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Salam Al Marayati

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CALIFORNIA | LOCAL
September 2, 1995 | JOHN DART, TIMES STAFF WRITER
On Thursday, he held a news conference in Los Angeles with a prominent local Muslim leader to praise NATO bombing attacks in defense of Muslim-sheltering "safe zones" in Bosnia. In Dallas six days earlier, he announced a national campaign to support a Muslim couple who lost their two young children to state-ordered adoption, and were subsequently baptized as Christians by the foster parents.
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CALIFORNIA | LOCAL
December 13, 2013 | By Kurt Streeter
Highlighting its 25 th anniversary, the Los Angeles-based Muslim Public Affairs Council on Friday issued what it called a Declaration Against Extremism, an effort to change public perception by distilling the values of mainstream Islam. “We have allowed the extremist voices to run rampant without effectively conveying our message,” said Salam Al-Marayati, president of the council, among the nation's most influential advocacy organizations for American Muslims. “What this declaration represents is a higher level of conveying the message of Islam, the true spirit of Islam, which is based on spreading mercy, justice and engaging others in a pluralistic society.” Among other principles, the council's statement calls for respecting all cultures, equal treatment of women, and upholding the idea that authority comes from God rather than from individual leaders.
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CALIFORNIA | LOCAL
July 9, 1999 | From a Times Staff Writer
House Democratic leader Richard A. Gephardt (D-Mo.) has withdrawn the nomination of Salam Al-Marayati, a prominent Los Angeles Muslim leader, to a congressional commission on terrorism, bowing to criticism from some Jewish organizations. Aides to Gephardt informed Al-Marayati of the decision Thursday, saying they had belatedly discovered that federal officials would not be able to process a security clearance in time for him to join the commission's work.
CALIFORNIA | LOCAL
April 16, 2013 | By Robin Abcarian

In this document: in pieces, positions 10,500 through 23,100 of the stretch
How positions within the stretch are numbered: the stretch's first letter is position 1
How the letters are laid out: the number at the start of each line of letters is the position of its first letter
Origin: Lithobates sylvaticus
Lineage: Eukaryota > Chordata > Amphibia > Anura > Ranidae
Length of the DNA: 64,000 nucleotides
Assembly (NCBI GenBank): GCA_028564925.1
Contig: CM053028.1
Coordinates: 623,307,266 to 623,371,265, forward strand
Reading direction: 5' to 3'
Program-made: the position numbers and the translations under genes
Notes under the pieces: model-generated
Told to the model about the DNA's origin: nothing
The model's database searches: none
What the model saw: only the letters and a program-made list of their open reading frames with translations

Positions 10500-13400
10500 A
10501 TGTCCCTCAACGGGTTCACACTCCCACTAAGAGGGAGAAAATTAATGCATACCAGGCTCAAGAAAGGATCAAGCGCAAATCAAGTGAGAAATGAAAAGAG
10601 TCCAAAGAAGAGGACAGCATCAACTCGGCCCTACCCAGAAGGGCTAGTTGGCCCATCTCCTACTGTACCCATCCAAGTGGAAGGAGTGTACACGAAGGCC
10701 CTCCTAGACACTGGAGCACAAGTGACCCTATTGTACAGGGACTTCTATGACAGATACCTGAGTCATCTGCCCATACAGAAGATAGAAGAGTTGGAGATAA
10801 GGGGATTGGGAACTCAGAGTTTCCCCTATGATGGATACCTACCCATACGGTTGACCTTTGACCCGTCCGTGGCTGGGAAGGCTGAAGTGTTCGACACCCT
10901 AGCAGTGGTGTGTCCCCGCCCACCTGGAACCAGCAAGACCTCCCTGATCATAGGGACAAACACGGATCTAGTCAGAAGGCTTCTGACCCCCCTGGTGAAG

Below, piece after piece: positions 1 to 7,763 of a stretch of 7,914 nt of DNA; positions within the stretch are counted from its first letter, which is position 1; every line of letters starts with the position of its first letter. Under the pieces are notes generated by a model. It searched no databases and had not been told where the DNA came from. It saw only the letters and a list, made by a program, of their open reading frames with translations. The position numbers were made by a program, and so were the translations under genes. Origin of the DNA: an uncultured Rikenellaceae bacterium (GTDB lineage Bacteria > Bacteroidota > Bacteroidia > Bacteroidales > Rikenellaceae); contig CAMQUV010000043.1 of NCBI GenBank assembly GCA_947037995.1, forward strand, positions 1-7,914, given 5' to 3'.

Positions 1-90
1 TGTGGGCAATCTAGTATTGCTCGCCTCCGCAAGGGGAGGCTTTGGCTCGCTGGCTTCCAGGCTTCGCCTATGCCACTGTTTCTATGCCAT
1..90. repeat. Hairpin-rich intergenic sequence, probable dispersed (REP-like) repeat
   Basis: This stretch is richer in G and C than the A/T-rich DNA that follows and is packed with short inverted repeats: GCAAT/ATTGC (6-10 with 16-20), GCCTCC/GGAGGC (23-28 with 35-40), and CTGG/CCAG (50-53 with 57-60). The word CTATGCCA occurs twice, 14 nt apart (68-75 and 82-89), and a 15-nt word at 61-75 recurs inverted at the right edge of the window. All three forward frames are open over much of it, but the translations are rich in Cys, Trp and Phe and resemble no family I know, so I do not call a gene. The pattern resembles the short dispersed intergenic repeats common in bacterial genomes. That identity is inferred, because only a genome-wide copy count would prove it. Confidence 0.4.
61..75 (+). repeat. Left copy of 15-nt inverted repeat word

We will know soon enough who unleashed Monday's grotesque violence on Boston. But it is fair to say that many Muslims who heard that explosions had marred the end of the Boston Marathon had a simple, poignant thought: Please don't let it be a Muslim. “Was this thought crossing your mind today?” asked the Facebook page of the Muslim Public Affairs Council in Los Angeles, which featured this Washington Post blog post on the subject .  “Seems like it was for many Muslims.” For Muslims who lived through the hysteria that followed the bombing of the Alfred P. Murrah Federal Building in Oklahoma City in 1995, and the ugliness of the backlash against Muslims after the 9/11 attacks, such a response is understandable.
OPINION
May 22, 2010 | Patt Morrison
Salam Al-Marayati began working at the Muslim Public Affairs Council more than 20 years ago, and his is a job that only seems to get more demanding Al-Marayati was 3 when his family moved to the United States from Iraq; as the president of the L.A.-based national group, he's become a cultural translator and a kind of human shield between misperceptions of the Muslim faith and several million believers living here. Invoking the Koran (he's holding one in the picture) and the Constitution, he plays offense and defense, making himself available for reporters, politicians and law enforcement, and blogging on matters like the Ft. Hood massacre.
CALIFORNIA | LOCAL
July 20, 1999
Your July 12 editorial about the nomination of Salam Al-Marayati to the U.S. government National Commission on Terrorism asserted that his opponents found only "a few sentences [by Al-Marayati] that some might infer to be insufficiently condemnatory" of terrorism. We opposed Al-Marayati because of his many statements justifying terrorism against Israel and America and taking other extremist positions. Al-Marayati responded to a March 1997 Hamas suicide bombing, in which three Israeli women were murdered, by saying Israel's prime minister "bears the brunt of responsibility."
CALIFORNIA | LOCAL
July 10, 1999 | LARRY B. STAMMER, TIMES RELIGION WRITER
In a show of solidarity with Muslims, moderate Jewish and Christian leaders on Friday decried an about-face by House Minority Leader Richard A. Gephardt in withdrawing his controversial appointment of a Los Angeles Muslim to the National Commission on Terrorism. Their reaction came a day after Gephardt stunned Muslim leaders across the country by announcing that he was rescinding his appointment of Salam Al-Marayati, executive director of the Muslim Public Affairs Council in Los Angeles.
CALIFORNIA | LOCAL
January 24, 1990
I commend your Opinion section (Dec.31). It was quite enlightening to read the religious views of this era from the Catholic, Jewish and Protestant perspectives. I would lilke to request, however, that you entertain the thought of incorporating an Isamic opinion in the future, especially since Islam is the fastest growing religion in the United States, and Muslims will become the second largest religious group in America by the year 2000. SALAM AL-MARAYATI Director, Muslim Public Affairs Council Los Angeles
CALIFORNIA | LOCAL
June 21, 2000 | MICHAEL FINNEGAN, TIMES STAFF WRITER
The manager of Rep. Jim Rogan's reelection campaign attacked Democratic challenger Adam Schiff on Tuesday for attending a forum with a Los Angeles Muslim community leader, saying it "raised some questions about the associations he plans to keep" if elected to Congress.